• 10/23/81 (+15): Received Bud Black (13) for Manny Castillo (-2)
  • 7/18/93 (+13): Received Fred McGriff (12) for Vince Moore, Donnie Elliot, and Melvin Nieves (-1)

Lost

  • 7/31/07 (-34): Received Ron Mahay and Mark Teixeria (7) for Beau Jones, Elvis Andrus, Neftali Feliz, Matt Harrison, and Jarrod Saltalamacchia (41)
  • 3/27/87 (-23): Received Ed Hearn, Maura Gozzo, and Rick Anderson (-1) for Chris Jelic and David Cone (22)
  • 12/13/03 (-19): Received J.D. Drew and Eli Marrero (10) for Ray King, Jason Marquis, and Adam Wainwright (29)
  • 2/5/83 (-12): Received Leon Roberts (1) for Cecil Fielder (13)
  • 1/14/82 (-12): Recived Grant Jackson (-1) for Ken Phelps (11)
  • 12/10/87 (-10): Received Floyd Bannister and Dave Cochrane (2) for Chuck Mountain, John Davis, Greg Hibbard, and Melido Perez (12)

Schuerholz is the only good GM so far to come out even, while Swappin’ Phil Seghi and Randy Smith both came out a little ahead. Much of that imbalance in general comes from the way we are calculating the WAR in and out in trades. So if Schuerholz is making out even, that means he’s a very good dealmaker. What I’ve generally found is that he tended to deal need for need and value for value. That’s a good way to go about business in a field where relationships mean so much. And read any book about baseball, and you’ll see what a small community it really is. Anyway, there are numerous examples of Schuerholz making these kind of mutually helpful deals. Here’s a few with well known players in them:

  • 12/10/86: Received Danny Tartabull (13) for Scott Bankhead, Mike Kingery, and Steve Shields (9)
  • 11/6/87: Received Kurt Stilwell and Ted Power (3) for Danny Jackons and Angel Salazar (5)
  • 8/28/91: Received Alejandro Pena (1) for Tony Castillo and Joe Roa (0)
  • 5/24/94: Received Roberto Kelly and Roger Etheridge (1) for Deion Sanders (1.5)
  • 8/28/96: Received Denny Neagle (7) for Corey Pointer, Ron Wright, and Jason Schmidt (11)
  • 3/25/97: Received Alan Embree and Kenny Lofton (6) for Marquis Grissom and David Justice (6)
  • 3/27/97: Received Keith Lockhart and Michael Tucker (7) for Jermaine Dye and Jamie Walker (9)
  • 12/11/97: Received Gerald Williams (4) for Chad Fox (2)
  • 11/10/98: Received Brett Boone and Mike Remlinger (8) for Rob Bell, Denny Neagle, and Michael Tucker (8)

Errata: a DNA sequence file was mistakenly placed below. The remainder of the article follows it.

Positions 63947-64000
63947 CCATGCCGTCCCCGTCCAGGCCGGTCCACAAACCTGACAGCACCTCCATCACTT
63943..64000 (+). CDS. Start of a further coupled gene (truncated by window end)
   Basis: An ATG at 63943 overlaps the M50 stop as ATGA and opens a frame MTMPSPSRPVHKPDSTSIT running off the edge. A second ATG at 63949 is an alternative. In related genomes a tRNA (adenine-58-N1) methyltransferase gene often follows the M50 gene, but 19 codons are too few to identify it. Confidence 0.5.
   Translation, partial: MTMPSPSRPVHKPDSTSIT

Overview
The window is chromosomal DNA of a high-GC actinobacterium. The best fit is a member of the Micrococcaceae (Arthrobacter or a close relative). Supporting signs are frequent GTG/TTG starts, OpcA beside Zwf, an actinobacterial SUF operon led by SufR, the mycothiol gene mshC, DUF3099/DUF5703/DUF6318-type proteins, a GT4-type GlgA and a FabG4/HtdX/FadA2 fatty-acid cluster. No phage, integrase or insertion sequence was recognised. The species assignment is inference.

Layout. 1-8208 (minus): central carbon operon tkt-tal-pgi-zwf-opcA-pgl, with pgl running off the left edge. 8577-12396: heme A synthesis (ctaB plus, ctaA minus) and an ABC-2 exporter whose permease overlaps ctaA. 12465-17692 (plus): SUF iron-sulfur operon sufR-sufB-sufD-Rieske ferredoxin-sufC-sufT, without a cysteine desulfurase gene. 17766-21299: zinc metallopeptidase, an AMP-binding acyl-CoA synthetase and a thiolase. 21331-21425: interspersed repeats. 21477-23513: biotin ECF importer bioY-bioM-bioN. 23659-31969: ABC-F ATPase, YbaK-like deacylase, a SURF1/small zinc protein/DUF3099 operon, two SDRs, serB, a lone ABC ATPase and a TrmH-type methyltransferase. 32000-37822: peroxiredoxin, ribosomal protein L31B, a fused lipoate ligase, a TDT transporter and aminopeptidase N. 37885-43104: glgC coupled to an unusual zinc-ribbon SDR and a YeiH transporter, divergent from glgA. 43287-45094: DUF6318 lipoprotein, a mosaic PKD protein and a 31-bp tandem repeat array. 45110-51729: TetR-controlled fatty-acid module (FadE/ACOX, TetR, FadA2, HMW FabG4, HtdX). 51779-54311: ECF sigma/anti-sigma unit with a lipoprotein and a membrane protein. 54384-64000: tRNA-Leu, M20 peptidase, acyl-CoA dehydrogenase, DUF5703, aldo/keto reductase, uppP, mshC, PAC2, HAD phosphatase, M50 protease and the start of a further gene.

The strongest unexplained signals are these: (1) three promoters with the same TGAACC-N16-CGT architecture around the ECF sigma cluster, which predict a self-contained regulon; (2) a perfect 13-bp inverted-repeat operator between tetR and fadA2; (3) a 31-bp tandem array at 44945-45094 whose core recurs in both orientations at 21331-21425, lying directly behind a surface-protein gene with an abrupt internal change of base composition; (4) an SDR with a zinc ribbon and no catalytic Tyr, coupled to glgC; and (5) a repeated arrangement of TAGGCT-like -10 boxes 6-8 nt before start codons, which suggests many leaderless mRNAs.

• 1/15/02: Received Gary Sheffield (11) for Andrew Brown, Brian Jordan, and Odalis Perez (14)
  • 1/19/07: Received Mike Gonzalez and Brent Lillibridge (2) for Adam LaRoche and Jamie Romak (3)

Some of these were big pennant-drive deals, some were just little swaps that helped both GMs. But it’s a pretty deep record of substantive trades where neither party walked away feeling snookered. When you think about it, trading is an even riskier game to play than acquiring amateurs. You’re going head to head and there’s money involved and prestige. Using trades to fill holes amicably while stocking up on amateur talent makes great sense. Clearly basing your entire acquisition strategy on winning trades doesn’t work. Just ask Swappin’ Phil or Trader Frank Lane.

Oh, and you may recall that Braves’ minor league hurler David Nied was the Rockies’ first pick in the 1993 Expansion Draft. Well, he didn’t do much to run up those 26 lost wins to expansion. Instead, that was the duo of Vinny Castilla and Armando Reynoso who went on to produce 15 WAR and 10 WAR respectively by the time they reached free agency.

Just like with Pat Gillick, we have to be very impressed with John Schuerholz. While he took over teams at different stages of success than Gillick did, Schuerholz appears to have masterfully moved to not merely keep his team in annual contention but to actually keep it a World-Series level team for years and years. I know little about the Braves’ organizational culture in that period, but one suspects that Schuerholz and those above him made strong efforts to create a player-friendly atmosphere that not only drew talent but retained it for long periods. We don’t talk much about this yet because of how we’re viewing transactions, but Schuerholz made it a huge priority to do everything he could to keep his most productive players in the fold. Tom Glavine, John Smoltz, Chipper Jones, Greg Maddux, Andruw Jones, Javy Lopez; those guys stayed together for darn near ever to form a deep core of talent as strong as the “Core Four” Yankees for sure.